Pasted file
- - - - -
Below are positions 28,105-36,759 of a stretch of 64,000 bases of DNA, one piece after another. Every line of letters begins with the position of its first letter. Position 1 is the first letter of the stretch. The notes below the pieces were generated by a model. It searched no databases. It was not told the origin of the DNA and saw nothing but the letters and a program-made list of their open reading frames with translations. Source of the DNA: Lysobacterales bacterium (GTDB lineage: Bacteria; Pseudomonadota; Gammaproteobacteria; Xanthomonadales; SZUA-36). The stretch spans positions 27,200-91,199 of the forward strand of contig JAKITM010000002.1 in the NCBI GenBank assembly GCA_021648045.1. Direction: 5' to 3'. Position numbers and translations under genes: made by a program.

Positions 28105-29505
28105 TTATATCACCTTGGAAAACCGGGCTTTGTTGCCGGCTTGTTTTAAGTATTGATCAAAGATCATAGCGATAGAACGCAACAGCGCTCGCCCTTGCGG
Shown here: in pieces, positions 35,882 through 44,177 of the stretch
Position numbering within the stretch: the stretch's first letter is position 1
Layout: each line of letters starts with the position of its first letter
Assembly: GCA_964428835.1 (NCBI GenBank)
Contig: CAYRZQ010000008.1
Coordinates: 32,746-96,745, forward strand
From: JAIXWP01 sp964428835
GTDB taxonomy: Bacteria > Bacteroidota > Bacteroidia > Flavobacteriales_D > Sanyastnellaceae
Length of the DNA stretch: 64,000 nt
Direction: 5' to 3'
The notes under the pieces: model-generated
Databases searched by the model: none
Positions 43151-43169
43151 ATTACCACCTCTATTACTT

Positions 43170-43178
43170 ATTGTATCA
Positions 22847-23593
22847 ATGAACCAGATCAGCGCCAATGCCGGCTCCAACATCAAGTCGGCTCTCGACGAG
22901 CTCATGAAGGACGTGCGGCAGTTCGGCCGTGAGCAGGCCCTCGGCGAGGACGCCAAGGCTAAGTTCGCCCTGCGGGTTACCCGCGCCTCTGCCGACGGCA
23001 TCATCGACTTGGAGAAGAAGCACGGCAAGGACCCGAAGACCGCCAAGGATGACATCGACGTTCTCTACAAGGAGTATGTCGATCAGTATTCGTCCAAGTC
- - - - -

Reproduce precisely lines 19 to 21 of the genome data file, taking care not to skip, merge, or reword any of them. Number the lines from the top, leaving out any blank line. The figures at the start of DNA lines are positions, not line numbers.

43170 ATTGTATCA
Positions 22847-23593
22847 ATGAACCAGATCAGCGCCAATGCCGGCTCCAACATCAAGTCGGCTCTCGACGAG